An expert team of non-profit organisation Justdiggit just returned from a field visit in Tanzania in preparation to the start on the first re-greening project in Mtanana.

Justdiggit signed a Memorandum of Understanding (MoU) with the government of Tanzania last October on the creation of a 3,000 ha national hydrologic corridor by restoring the landscape so it can capture rain again. The first work on the corridor in Tanzania is expected to start this summer.

Little rain
Mtanana is a very dry area where farmers do small-scale farming and keep livestock. Crop yields are currently under pressure and there is overgrazing.

There is little rain, and when it rains it is often very intense making it impossible to infiltrate in the soil; it flushes away the fertile soil, and causes erosion and down stream flooding.

The area is home to Africa’s most iconic tree, the Baobab tree (on top photo). It can live for up to a thousand years, but like all plants it needs water. With the help of Justdiggit's program the tree can flourish once again.

dws-justdiggit-tanzania-bunds-kenya-350px As a result of the bunds dug in Kenya the landscape is re-greening.

Greening the desert
Justdiggit combats the desertification by applying rainwater harvesting techniques, conservation methods and agroforestry together.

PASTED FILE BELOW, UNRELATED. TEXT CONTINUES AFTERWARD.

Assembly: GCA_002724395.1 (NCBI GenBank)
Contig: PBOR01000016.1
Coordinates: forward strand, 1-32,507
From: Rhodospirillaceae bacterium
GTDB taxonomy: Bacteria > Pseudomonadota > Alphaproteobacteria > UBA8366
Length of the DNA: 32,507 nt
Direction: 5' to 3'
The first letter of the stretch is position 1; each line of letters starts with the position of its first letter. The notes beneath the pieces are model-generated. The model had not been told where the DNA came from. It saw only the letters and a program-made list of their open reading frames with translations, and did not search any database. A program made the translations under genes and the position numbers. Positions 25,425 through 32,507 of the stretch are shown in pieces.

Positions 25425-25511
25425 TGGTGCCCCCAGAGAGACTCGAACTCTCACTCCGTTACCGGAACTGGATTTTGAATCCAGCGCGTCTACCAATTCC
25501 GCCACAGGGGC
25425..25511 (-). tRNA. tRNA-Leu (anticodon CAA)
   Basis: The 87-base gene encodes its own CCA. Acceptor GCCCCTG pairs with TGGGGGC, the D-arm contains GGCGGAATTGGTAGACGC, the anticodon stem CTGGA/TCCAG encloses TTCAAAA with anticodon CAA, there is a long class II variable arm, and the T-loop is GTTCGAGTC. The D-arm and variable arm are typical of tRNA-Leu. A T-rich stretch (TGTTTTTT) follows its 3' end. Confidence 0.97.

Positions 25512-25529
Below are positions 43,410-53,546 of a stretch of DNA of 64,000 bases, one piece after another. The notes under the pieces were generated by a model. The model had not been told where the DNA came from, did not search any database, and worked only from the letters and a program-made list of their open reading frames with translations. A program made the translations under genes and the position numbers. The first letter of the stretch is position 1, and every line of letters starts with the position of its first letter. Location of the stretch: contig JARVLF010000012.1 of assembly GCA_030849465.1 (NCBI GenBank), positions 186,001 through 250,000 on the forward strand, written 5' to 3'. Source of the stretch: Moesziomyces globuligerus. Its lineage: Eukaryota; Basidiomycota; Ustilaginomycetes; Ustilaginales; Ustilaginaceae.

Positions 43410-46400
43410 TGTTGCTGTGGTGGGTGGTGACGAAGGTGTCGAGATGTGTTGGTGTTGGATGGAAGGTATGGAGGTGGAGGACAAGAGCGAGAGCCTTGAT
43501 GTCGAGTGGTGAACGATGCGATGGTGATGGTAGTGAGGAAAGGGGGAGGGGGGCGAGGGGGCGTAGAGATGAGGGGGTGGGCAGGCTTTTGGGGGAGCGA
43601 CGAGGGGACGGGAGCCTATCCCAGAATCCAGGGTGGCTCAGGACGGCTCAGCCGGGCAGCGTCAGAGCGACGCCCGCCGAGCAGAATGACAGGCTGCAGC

Once an area is re-greened, the process of evapotranspiration can start again, so that the hydrologic cycle is positively influenced.

Multiple re-greening projects cover a larger area, a so called hydrological corridor, and together they recreate the local hydrological cycle and eventually impact the wider regional hydrological cycle.

The restored vegetation also brings more moisture into the air, which helps to create clouds and therefore restores the water cycle.

Re-greening the African sub-Sahara helps to cool the planet.

dws-justdiggit-tanzania-students-350px-1Dutch students doing field research lin Tanzania last year.

Rainwater harvesting
Even in dry areas like Mtanana there is enough rain fall to return the natural vegetation. Justdiggit uses old and new techniques to harvest the rainwater.

These techniques focus on opening up the soil for rainwater to infiltrate, for instance by digging trenches and constructing sand dams (bunds) that reduce the run off and create an area for family farming.

By installing grazing management committees, overgrazing in these areas can be prevented.

More vegetation leads to a more fertile land and therefore creates a greater food security and an extra income for the community.

Justdiggit already started a national hydrological corridor programme in Kenya and Morocco.

This news item is based on the update report on the webite of Justdiggit.

Read also on this website
COP22: Africa's hydrologic green corridor grows into reality for jump starter JustDiggit, 17 November 2016
COP22: African agriculture gains momentum to produce more food with less water, 16 November 2016
Country: Tanzania

More information
Naga Foundation
Amsterdam, the Netherlands
+31 20 737 23 66

An explanation of the national hydrologic corridor programme.